Yes. That is a very good question. It’s one that we, in the property casualty business, catastrophe risk is the biggest risk that you trade. And we’ve, 27 years, we’ve focused on it single-mindedly. Each of our companies look at it at their level and it comes right up to Fairfax, comes right through our [cheap red carpet], comes to our officers, and I am involved in it myself because this is the type of thing that can impact our Company.

And what we do broadly speaking, is OdysseyRe is our main source of exposures. And they have said that they would expose their common equity, OdysseyRe’s common equity, to about 15% of shareholders equity. And we link that 15% to the rate of return we expect to make over time. So if you think of 15% return that we make and 15% exposure, it is sort of a one-year payback. So that we will expose our Company, not to capital, but to one year’s worth of income. And last year is a good test because we had almost $1 billion of catastrophe losses and we still made $40 million or $50 million after-tax.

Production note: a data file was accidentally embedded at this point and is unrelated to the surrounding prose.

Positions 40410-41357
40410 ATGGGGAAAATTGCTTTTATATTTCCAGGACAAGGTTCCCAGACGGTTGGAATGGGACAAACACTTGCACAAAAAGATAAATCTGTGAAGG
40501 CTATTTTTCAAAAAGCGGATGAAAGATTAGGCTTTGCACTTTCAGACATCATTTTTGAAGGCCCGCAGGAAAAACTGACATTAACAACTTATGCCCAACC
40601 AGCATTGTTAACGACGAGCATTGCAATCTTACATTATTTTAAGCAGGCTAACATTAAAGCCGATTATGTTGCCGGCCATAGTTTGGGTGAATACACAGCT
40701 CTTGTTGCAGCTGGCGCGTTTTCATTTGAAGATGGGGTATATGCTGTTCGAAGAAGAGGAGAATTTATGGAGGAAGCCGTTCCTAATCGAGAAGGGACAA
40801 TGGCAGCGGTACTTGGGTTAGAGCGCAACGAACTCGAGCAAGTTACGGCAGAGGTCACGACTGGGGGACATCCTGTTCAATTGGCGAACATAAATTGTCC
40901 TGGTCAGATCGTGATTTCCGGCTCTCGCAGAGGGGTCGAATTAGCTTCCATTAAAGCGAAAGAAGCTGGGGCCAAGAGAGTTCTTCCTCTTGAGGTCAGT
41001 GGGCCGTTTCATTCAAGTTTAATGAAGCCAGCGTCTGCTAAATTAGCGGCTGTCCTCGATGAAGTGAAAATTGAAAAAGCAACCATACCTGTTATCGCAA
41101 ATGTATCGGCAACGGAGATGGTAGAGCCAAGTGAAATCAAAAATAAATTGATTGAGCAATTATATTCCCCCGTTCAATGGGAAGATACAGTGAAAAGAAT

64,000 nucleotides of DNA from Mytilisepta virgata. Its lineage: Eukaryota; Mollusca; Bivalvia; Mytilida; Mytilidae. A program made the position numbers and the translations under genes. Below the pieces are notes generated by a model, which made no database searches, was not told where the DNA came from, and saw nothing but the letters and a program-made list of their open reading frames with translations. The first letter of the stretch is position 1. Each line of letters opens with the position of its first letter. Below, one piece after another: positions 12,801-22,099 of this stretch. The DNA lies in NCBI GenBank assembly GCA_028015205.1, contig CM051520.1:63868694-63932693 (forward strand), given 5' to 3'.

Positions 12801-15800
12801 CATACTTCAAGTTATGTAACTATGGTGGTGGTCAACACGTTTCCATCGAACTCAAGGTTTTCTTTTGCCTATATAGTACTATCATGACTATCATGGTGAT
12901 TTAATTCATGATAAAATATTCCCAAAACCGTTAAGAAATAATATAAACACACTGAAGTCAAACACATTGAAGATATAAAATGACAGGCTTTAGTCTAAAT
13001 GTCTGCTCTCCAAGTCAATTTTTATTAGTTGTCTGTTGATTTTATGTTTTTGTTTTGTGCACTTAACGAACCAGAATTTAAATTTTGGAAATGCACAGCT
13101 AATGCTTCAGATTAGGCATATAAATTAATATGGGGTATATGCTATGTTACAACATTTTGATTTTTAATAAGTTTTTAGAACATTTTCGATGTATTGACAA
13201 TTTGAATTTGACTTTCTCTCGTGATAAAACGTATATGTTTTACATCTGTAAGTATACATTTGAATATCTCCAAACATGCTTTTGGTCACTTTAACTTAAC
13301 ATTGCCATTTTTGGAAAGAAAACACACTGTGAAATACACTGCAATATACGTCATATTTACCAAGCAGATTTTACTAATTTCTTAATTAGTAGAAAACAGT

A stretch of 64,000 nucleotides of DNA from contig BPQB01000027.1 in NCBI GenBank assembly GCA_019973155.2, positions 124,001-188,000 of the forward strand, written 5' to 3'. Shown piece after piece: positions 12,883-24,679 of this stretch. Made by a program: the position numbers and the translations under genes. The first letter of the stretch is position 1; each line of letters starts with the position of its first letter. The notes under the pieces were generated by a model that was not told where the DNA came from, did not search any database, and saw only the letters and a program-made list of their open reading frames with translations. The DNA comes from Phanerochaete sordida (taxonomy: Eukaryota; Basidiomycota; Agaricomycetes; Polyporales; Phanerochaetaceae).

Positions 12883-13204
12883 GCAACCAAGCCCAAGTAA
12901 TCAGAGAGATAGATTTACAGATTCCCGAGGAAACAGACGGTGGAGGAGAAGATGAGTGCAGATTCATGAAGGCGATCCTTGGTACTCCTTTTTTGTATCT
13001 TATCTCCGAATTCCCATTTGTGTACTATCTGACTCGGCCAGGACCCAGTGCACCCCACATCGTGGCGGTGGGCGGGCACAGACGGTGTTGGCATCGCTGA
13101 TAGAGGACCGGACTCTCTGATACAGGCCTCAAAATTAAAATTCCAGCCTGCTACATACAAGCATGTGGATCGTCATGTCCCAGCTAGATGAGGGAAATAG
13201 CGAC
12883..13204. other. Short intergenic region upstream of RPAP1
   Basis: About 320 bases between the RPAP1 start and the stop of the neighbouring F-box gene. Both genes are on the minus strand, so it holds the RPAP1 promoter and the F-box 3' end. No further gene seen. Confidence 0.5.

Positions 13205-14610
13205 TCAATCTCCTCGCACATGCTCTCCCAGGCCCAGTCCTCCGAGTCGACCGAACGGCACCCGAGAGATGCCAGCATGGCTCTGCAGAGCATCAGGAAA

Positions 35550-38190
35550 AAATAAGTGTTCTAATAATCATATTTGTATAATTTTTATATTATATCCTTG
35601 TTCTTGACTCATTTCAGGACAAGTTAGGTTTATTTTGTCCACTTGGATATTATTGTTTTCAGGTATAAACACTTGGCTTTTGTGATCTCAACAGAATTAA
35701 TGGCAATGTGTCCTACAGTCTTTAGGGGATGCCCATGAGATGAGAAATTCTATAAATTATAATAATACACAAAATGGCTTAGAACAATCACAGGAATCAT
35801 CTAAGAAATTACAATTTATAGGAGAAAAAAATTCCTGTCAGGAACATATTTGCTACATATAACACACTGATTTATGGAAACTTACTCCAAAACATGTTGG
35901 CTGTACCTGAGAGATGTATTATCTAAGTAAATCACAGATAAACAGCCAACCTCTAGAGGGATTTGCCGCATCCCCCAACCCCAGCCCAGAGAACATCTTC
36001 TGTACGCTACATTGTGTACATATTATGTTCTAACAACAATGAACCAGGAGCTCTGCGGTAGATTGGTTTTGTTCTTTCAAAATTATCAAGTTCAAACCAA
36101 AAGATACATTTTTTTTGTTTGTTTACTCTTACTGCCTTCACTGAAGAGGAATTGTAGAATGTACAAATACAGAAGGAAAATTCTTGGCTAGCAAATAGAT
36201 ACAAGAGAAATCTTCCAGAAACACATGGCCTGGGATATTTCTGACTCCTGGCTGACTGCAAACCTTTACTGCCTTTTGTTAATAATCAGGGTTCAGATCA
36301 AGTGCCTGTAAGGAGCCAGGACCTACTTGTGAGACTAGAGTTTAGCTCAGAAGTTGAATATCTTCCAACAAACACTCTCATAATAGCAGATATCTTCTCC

But that is what we — and we look at it very carefully. We look at it at different scenarios, $100 billion events. Events that have not taken place. You have got to look at events that have not taken place. So you have got to look at the possibility. We have never had a $100 billion event or a $200 billion event. But we simulate that in our companies. And but our exposure is mainly from OdysseyRe, and to a large extent, Odyssey has limits so that we know what the exposures can be. But that is a good question. It is one we are focused on all the time.

Chris Lafayette – – Analyst
Illustrate helpful. Thank you. And then just one more if I could. You recently renewed the buyback authorization. I was just wondering how you think about that with the stock trading around book value. The Company has done more aggressive historically. What do you look for as far as (multiple speakers).

Prem Watsa – Fairfax Financial Holdings – Chairman and CEO